April 03, 2021
Johnson & Johnson said it will still be able to deliver on its commitment to provide 24 million doses of its COVID-19 vaccine this month, despite an issue at one of the company's contract manufacturers.
A batch of 15 million doses of the vaccine had to be thrown out last week after they were contaminated during production at Baltimore-based plant Emergent BioSolutions.
That plant had not yet been authorized by the US Food and Drug Administration to make the vaccine, CNN reported. None of the discarded doses were a part of this round of vaccine shipments.
Johnson & Johnson delivered 20 million more doses in March and said it is still on track to deliver 24 million more in April.
The plant said the problem affected a batch of "bulk drug substance" that is used to make the vaccine, and its quality control systems caught the problem.
Emergent CEO Bob Kramer did not confirm to CNN if the contaminated batch would impact 15 million doses.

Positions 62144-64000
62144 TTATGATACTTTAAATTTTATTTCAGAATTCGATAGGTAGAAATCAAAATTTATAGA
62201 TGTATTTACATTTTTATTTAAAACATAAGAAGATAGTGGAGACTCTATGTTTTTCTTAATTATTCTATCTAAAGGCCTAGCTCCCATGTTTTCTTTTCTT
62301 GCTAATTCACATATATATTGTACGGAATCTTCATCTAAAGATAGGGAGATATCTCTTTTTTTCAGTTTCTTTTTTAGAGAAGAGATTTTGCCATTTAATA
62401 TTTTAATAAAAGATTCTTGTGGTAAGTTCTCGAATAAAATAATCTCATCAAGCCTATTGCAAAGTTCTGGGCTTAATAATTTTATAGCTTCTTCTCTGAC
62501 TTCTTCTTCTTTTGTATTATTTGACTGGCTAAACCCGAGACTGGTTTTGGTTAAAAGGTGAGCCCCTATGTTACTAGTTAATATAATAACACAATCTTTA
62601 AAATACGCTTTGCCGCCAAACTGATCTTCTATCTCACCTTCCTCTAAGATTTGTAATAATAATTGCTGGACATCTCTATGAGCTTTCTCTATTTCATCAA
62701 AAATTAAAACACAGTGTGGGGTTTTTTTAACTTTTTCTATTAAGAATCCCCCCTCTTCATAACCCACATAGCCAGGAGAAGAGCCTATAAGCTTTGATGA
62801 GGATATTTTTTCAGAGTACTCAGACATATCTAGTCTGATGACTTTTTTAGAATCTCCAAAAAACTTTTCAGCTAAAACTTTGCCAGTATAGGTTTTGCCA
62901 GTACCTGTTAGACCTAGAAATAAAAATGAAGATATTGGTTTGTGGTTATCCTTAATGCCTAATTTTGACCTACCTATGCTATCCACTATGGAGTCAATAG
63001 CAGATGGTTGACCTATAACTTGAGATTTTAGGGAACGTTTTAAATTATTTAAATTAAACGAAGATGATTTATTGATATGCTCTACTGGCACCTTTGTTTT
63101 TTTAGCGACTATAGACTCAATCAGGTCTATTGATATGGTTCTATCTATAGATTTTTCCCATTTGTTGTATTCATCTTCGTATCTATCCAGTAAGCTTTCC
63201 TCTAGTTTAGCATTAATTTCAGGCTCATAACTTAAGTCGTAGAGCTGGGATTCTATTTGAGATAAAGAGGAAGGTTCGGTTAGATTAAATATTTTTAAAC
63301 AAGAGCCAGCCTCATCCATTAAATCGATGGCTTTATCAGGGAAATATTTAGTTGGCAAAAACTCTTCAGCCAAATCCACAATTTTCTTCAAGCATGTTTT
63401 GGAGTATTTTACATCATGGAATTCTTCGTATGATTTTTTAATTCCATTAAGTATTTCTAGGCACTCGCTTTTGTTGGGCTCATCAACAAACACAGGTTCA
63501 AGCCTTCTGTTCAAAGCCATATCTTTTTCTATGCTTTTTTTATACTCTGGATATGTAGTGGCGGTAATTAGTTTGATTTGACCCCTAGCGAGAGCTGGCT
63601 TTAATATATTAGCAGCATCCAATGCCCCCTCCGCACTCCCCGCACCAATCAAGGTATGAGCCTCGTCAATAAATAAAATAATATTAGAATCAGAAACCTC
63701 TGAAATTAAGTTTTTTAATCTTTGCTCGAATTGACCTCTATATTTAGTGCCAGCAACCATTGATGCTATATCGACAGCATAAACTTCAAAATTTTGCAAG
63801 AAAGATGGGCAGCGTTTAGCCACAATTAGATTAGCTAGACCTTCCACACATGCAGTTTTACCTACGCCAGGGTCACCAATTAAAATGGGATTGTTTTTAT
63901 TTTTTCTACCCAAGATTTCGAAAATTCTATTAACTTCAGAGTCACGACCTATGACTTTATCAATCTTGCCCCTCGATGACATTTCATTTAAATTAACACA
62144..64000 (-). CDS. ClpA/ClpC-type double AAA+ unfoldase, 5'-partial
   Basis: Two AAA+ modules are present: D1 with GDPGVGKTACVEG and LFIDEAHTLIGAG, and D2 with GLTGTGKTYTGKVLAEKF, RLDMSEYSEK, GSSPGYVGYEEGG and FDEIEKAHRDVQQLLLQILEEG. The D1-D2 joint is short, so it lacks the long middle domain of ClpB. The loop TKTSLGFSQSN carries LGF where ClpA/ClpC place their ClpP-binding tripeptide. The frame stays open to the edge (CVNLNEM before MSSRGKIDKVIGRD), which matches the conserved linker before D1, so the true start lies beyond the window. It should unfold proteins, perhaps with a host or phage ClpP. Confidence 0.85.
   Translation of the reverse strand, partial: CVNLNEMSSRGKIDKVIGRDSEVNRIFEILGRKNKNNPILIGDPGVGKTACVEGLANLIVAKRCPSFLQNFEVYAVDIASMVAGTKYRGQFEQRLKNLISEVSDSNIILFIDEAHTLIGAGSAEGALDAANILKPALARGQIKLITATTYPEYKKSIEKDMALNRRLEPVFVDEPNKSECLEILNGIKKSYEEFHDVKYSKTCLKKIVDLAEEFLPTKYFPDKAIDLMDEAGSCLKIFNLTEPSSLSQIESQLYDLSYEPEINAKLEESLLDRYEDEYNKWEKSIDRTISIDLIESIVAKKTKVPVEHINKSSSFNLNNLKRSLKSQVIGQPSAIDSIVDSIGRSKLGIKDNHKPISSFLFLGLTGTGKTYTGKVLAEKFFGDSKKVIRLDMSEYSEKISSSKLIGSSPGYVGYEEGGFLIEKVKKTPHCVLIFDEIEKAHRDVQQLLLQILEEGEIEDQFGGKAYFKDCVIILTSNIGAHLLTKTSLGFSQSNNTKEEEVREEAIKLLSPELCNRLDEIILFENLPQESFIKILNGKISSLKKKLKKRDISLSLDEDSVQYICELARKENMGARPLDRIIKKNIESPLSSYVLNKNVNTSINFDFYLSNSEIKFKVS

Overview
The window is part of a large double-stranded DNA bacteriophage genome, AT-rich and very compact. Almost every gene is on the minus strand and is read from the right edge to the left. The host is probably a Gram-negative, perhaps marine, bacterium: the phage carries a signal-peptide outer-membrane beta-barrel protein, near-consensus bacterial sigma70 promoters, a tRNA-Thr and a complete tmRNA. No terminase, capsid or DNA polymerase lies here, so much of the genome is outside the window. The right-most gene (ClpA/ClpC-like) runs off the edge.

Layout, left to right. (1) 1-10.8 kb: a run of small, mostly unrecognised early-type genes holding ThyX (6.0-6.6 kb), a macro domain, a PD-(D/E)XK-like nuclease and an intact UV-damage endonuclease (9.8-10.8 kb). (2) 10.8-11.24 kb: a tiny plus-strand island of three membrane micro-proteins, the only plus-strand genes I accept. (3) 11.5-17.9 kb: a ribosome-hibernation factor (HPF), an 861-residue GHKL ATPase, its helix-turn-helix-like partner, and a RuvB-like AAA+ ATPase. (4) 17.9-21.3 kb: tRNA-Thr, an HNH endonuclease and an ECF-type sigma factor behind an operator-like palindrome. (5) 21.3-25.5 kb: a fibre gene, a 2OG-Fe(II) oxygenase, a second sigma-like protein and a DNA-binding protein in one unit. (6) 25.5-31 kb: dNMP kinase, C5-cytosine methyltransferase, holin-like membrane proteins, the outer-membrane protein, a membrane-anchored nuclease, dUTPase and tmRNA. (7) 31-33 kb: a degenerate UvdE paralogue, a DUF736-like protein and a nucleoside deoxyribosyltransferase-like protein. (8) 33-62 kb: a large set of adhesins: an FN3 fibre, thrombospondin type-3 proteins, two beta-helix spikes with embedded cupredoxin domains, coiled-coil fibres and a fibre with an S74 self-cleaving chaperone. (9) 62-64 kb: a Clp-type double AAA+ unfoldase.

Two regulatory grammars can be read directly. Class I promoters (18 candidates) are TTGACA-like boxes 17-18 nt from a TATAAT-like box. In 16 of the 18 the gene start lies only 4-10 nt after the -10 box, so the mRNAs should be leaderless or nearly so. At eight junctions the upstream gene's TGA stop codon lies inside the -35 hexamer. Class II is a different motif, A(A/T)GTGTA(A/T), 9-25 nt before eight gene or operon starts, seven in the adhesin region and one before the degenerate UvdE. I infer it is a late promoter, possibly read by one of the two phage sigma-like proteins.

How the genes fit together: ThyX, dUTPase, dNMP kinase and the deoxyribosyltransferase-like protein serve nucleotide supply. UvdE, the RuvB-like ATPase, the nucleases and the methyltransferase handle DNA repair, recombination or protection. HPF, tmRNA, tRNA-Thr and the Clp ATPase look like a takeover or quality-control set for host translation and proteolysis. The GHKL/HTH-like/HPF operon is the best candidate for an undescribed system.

"Importantly, the quality control systems worked as designed to detect and isolate this single batch," Emergent's statement said. "Discarding a batch of bulk drug substance, while disappointing, does occasionally happen during vaccine manufacturing, which is a complex and multi-step biological process."
Johnson & Johnson said it will still work with Emergent to get it authorized by the FDA. It's not yet clear when that could happen.
The company is working with other contract manufacturers in Indiana and Michigan, which are both working 24 hours a day, seven days a week to get the vaccines ready.
The Biden administration said that the quality issue and discarded vaccines will not affect the president's ultimate goal of vaccinating everyone in the country by the end of May.
The US is set to receive 600 million doses of the two-shot vaccines from Pfizer and Moderna, on top of the 20 million doses of Johnson & Johnson's single-shot dose.
"So, that's enough to vaccinate 320 million people, that's the goal, enough to vaccinate everybody, in the US and that's not affected by this," Jennifer Kates, the senior vice president and director of global health and HIV policy at the Kaiser Family Foundation said.